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Artemis Health hears from employers regularly with questions about benefits spending, ROI, and program performance. But to get a truly accurate picture of their benefits landscape, our customers also keep an eye on employee behaviors. They want to know:
Let’s take a look at three ways companies are using benefits data to look at employee behavior.
Self-help books are chock-full of inspiring quotes about not comparing yourself to others. But that doesn’t apply to benefits data analysts. One of the best ways to analyze employee behaviors is through benchmark comparisons with the larger population of health consumers.
Benchmarks help employers answer the question, “What should we be worried about?” Instead of looking at trendy topics like diabetes or avoidable ER, they can scientifically explore what will have the biggest impact on their members compared to the norm. Employers can answer the questions, “Where are the outliers?” and “What can we do about it?”
Artemis partners with outside data feed vendors to allow our customers to look at how their population stacks up against national averages for costs, risk score, and more. Using a much larger data set (millions instead of thousands of lives) gives employers an idea of areas in which their employee behavior might be normal, better than average, or problematic.
For example, an employer might find that their staff in one region are far more likely to visit the ER than the region as a whole. Or that their members are having more CT scans than average. Or they may discover their population doesn’t have solid access to behavioral health services compared to other Americans. Comparing against benchmarks gives employers a larger picture of employee behavior than is possible just within their own population.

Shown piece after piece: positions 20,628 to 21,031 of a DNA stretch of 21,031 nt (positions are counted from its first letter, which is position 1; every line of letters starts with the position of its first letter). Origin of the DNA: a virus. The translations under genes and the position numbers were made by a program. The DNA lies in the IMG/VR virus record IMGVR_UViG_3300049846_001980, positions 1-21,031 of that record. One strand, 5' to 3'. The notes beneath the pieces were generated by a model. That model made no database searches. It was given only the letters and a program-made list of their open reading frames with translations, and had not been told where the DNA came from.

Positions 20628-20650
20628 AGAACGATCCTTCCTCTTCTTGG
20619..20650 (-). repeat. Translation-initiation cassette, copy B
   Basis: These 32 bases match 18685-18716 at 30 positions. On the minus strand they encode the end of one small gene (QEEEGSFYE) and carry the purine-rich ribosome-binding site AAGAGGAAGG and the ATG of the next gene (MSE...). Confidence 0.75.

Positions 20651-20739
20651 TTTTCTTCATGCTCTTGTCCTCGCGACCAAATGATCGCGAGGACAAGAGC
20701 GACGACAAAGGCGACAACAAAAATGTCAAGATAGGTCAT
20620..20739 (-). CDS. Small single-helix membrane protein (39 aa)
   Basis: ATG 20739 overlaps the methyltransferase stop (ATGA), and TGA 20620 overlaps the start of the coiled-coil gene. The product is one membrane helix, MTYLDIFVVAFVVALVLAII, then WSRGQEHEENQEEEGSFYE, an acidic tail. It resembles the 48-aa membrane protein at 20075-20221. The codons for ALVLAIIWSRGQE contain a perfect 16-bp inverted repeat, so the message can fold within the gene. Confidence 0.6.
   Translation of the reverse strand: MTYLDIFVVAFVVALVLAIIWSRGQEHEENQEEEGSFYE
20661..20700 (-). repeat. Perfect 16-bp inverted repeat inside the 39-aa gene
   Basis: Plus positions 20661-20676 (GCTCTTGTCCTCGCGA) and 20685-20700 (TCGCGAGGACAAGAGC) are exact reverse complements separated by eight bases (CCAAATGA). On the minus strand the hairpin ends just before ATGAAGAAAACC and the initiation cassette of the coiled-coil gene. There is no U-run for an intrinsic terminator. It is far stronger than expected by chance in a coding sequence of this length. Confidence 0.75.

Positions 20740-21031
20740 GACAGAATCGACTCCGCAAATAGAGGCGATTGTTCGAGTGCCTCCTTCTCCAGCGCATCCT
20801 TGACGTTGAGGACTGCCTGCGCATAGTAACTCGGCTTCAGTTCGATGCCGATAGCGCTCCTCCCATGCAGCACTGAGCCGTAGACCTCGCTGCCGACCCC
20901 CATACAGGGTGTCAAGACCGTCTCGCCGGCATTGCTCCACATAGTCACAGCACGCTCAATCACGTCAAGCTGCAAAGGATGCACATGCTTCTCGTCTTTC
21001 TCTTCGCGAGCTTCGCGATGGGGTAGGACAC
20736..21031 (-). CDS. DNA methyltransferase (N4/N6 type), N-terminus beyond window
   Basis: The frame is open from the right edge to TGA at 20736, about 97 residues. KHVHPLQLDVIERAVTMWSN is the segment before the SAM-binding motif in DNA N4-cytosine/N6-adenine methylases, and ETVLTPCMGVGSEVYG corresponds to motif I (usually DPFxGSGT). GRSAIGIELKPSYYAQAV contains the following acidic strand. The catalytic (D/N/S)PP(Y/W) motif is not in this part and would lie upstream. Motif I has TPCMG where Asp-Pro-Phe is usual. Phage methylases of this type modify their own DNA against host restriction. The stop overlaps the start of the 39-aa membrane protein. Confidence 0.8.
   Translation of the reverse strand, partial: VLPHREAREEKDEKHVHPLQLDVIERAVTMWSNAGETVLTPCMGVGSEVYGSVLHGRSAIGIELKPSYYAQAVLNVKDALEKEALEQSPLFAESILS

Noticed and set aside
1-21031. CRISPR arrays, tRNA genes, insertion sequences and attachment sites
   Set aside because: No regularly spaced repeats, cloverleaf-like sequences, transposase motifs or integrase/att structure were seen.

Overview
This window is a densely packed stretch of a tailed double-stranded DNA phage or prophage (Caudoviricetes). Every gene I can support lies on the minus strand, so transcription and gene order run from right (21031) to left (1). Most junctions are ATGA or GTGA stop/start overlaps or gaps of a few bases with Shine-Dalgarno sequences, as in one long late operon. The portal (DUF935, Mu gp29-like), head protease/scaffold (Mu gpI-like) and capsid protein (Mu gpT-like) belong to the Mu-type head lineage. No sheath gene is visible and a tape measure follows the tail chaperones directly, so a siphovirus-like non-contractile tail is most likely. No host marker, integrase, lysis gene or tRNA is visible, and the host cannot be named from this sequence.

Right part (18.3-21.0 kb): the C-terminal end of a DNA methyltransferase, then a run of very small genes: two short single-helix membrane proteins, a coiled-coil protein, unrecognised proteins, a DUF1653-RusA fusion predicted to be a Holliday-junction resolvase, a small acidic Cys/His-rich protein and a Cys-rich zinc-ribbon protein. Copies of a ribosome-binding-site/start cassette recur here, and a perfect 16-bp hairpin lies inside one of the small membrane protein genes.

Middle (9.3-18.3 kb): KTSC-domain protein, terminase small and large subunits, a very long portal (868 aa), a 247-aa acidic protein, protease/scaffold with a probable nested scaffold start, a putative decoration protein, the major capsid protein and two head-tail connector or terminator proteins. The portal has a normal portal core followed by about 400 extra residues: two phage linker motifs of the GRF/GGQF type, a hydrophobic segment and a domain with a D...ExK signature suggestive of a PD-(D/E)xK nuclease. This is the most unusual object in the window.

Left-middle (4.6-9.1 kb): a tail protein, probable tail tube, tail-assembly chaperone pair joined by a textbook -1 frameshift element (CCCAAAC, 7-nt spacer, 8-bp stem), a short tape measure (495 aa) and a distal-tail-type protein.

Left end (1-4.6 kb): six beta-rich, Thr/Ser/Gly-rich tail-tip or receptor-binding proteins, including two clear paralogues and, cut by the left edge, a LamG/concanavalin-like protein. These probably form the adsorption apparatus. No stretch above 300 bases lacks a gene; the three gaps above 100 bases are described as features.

Benefit leaders want to track engagement by office location so they know where to target communications and how to allocate their time and attention. Benefits teams are generally small, just 3 or 4 people, but they’re serving a population of thousands. Artemis helps them see breakdowns of program engagement, costs, and more by office location to help them make the best use of their limited resources.
Telemedicine is a good example of this. We took a look at telemedicine utilization using sample data in this analysis.
You can see that employees in San Diego and Texas are the most likely to use their telemedicine benefits, while those in LA and Richmond haven’t made the most of this program. Employers also track wellness program participation by region so they can see if certain teams or offices are more likely to participate than others.
Employers look at data around chronic conditions for a few reasons—they’re looking for efficiencies, but they’re also concerned about how these conditions impact the health and happiness of employees. Diabetes is a good example of a chronic disease where data analysis can reveal employee behaviors.
In addition to prescribed drugs, diabetes-related equipment can be a cost driver for patients and employers. For this company, an analysis of Rx claims revealed a change in the behavior of diabetic employees.
In Q1 of 2016, members began buying far more glucose test strips than previously. Diabetics require a maximum of about 3-4 test strips per day to monitor their blood sugar, but these members were “hoarding” test strips, in some cases purchasing enough for 50 blood sugar tests per day.
As a result, this employer has added quantity limits for glucose test strips to save costs and influence employee behavior. Other examples of “hoarding” employers have uncovered using Artemis include birth control pills, opioid prescriptions, and migraine medication. Employers often work with their health plans to warn members against hoarding behaviors, as it can be unsafe for patients.